According to the latest available data from UNICEF [1
], more than 13% of adolescents ages 10–19 years are estimated to live with a diagnosed mental disorder globally. Based on Bronfenbrenner’s [2
] ecological systems theory, the microsystem (i.e., the closest context to a child/adolescent, such as family or kindergarten/school) has the greatest influence on the development of children. Therefore, interventions that take the family context into account are especially effective for reducing mental health problems in children/adolescents. The Strengthening Families Program (SFP) is a 14-session family group skills training program originally designed to help parents with substance use disorders to foster parenting skills, reduce family risk factors, and decrease problem behavior in children. It has been tailored to different age groups of children, from birth to 17 years of age; culturally adapted; and evaluated [3
]. Between 2012 and 2018, nine courses of the SFP were implemented in the outpatient clinic of “Pro mente: kinder jugend familie” (pro mente: children youth families, herein pm:kijufa), which offers developmentally oriented diagnostics work as well as interventions and therapies for the individual child or for parents.
The first aim of the study was to evaluate outcomes regarding family strength, parenting behavior, and child behavior (e.g., reduction of externalizing problem behavior and enhancement of prosocial behavior and concentration). The second aim was to test the program’s mechanism of change as formulated by the program authors (i.e., to what extent parenting behavior mediates the relationship between family strength and behavior of the child).
1.1. Mental Health Problems in Children/Adolescents
There are two main categories of mental health disorders in children/adolescents: internalizing problem behavior and externalizing problem behavior [5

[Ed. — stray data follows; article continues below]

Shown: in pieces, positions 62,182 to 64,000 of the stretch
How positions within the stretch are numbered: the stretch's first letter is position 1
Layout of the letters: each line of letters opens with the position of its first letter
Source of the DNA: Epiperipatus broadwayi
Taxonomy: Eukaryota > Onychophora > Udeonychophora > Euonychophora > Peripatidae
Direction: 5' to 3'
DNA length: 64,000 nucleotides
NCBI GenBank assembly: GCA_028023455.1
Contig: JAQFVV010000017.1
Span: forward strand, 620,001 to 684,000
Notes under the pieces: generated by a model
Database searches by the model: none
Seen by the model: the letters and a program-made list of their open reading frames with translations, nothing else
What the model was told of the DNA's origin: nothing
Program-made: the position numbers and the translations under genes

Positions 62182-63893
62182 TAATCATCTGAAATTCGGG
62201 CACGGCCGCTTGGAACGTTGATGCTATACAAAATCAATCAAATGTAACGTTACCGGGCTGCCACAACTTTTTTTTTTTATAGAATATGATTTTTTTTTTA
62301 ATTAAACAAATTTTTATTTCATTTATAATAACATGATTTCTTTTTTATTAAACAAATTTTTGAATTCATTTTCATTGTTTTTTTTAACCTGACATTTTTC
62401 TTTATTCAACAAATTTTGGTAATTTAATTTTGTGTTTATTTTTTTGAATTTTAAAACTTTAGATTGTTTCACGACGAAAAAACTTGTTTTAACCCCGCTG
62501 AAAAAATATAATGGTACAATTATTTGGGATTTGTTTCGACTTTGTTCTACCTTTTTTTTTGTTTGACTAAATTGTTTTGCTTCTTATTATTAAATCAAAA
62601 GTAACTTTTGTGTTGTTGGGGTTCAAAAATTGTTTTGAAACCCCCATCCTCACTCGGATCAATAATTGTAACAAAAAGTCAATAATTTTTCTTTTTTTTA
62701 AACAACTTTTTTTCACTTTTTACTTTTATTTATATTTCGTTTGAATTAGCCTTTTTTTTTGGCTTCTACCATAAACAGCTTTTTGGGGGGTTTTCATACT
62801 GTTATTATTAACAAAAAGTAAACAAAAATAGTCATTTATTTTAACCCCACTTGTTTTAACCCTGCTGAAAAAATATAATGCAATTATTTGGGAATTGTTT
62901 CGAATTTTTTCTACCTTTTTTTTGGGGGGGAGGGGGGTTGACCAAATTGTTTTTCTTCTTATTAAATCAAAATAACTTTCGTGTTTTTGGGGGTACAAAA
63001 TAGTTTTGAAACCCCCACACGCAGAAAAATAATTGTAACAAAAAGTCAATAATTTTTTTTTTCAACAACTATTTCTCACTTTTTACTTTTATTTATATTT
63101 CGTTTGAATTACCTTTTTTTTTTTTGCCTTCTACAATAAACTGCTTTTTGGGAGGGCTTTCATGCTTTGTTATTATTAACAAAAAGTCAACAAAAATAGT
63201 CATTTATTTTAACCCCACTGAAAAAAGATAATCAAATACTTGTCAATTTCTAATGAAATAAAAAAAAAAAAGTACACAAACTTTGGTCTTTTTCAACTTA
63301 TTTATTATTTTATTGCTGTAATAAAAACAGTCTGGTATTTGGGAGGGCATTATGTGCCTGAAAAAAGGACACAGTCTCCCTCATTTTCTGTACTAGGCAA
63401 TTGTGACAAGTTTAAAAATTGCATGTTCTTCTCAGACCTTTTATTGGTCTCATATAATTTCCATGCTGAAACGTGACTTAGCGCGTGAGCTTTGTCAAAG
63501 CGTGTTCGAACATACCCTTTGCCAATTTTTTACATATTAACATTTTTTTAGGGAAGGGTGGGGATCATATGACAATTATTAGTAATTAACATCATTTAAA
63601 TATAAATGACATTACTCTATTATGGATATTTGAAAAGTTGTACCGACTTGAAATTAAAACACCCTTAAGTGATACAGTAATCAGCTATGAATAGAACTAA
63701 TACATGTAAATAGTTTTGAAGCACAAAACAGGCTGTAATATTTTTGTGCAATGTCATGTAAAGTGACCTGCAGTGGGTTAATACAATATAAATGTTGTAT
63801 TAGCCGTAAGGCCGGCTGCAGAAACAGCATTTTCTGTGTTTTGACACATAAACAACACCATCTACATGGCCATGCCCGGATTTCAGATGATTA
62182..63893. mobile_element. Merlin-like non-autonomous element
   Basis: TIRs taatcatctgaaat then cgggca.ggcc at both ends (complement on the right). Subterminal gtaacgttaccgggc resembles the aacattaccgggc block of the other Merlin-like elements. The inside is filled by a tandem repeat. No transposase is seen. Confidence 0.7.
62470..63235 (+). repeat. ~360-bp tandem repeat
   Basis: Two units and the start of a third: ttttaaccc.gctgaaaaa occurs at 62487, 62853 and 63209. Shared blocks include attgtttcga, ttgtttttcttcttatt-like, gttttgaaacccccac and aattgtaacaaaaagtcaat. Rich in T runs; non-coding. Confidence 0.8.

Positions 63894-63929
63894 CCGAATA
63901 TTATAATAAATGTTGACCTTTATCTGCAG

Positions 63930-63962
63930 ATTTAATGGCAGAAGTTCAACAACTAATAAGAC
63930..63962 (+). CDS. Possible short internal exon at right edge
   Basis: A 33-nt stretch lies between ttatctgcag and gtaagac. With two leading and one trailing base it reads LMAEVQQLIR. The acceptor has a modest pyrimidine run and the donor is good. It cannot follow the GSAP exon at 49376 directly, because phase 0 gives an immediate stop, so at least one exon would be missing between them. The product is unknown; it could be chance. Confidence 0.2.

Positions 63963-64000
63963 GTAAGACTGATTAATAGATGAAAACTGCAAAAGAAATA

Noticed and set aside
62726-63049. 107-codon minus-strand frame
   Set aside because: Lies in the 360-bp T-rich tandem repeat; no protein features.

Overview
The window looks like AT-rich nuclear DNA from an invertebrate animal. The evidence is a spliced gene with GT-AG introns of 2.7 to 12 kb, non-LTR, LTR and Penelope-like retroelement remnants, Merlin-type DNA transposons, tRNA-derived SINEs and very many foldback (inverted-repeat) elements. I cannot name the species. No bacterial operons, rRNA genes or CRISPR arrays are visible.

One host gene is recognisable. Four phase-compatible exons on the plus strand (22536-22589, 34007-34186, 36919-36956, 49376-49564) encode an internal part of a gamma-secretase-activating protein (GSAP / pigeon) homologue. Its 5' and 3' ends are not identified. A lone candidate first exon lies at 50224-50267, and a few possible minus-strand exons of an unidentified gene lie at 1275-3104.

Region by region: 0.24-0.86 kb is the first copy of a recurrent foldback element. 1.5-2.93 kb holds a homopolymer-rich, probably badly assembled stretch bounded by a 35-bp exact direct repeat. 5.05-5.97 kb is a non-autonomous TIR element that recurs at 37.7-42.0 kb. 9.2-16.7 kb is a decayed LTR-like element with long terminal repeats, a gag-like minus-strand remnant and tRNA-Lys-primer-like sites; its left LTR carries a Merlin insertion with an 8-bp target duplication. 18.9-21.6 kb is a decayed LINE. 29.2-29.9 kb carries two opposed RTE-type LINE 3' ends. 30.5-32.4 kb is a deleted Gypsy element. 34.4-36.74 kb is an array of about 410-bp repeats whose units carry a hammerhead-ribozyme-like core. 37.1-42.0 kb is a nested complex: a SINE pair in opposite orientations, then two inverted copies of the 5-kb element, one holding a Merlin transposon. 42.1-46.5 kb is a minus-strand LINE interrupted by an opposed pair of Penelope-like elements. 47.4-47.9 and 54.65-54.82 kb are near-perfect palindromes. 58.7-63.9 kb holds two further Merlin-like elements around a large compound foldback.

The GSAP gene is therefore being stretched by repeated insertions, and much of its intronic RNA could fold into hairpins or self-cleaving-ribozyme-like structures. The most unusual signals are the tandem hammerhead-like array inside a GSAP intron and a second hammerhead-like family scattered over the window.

]. A meta-analysis yielded that 13% of adolescents worldwide are affected by this symptomatology [6
]. An Austrian study on mental health in teenagers (youth ages 10 to 18 years) found a point prevalence of 23.9% for any full-syndrome psychiatric disorder using the DSM-5 criteria [7
]. Clinically relevant internalizing problems were reported more often (17.8%) than externalizing problems (7.4%). Furthermore, mental health disorders have a high comorbidity [7
]. Over 40% of individuals within each diagnostic category met the criteria for another diagnostic category during their lifetime. The highest comorbidity rates were observed for aggression (86.7%) and anxiety/depression (86.5%) [7
Concerning etiology, several studies have shown the interrelation between genetic and environmental influences on internalizing and externalizing problem behavior [9
]. Regarding environmental influences, there is strong evidence that parenting behavior is related to internalizing and externalizing problem behavior in children [10
] and can be either a risk or a protective factor for child developmental outcomes. Thus, preventions and interventions that foster effective parenting behavior, such as authoritative parenting and a warm and supportive family environment, have shown success in reducing mental health problems in children [12
1.2. The Program Strengthening Families
The SFP, developed in 1982 by Dr. Karol Kumpfer as part of a National Institute on Drug Abuse grant, was originally created to prevent substance abuse by strengthening family and parenting skills. It was nationally and internationally implemented and yielded positive outcomes not only in the reduction of substance abuse [14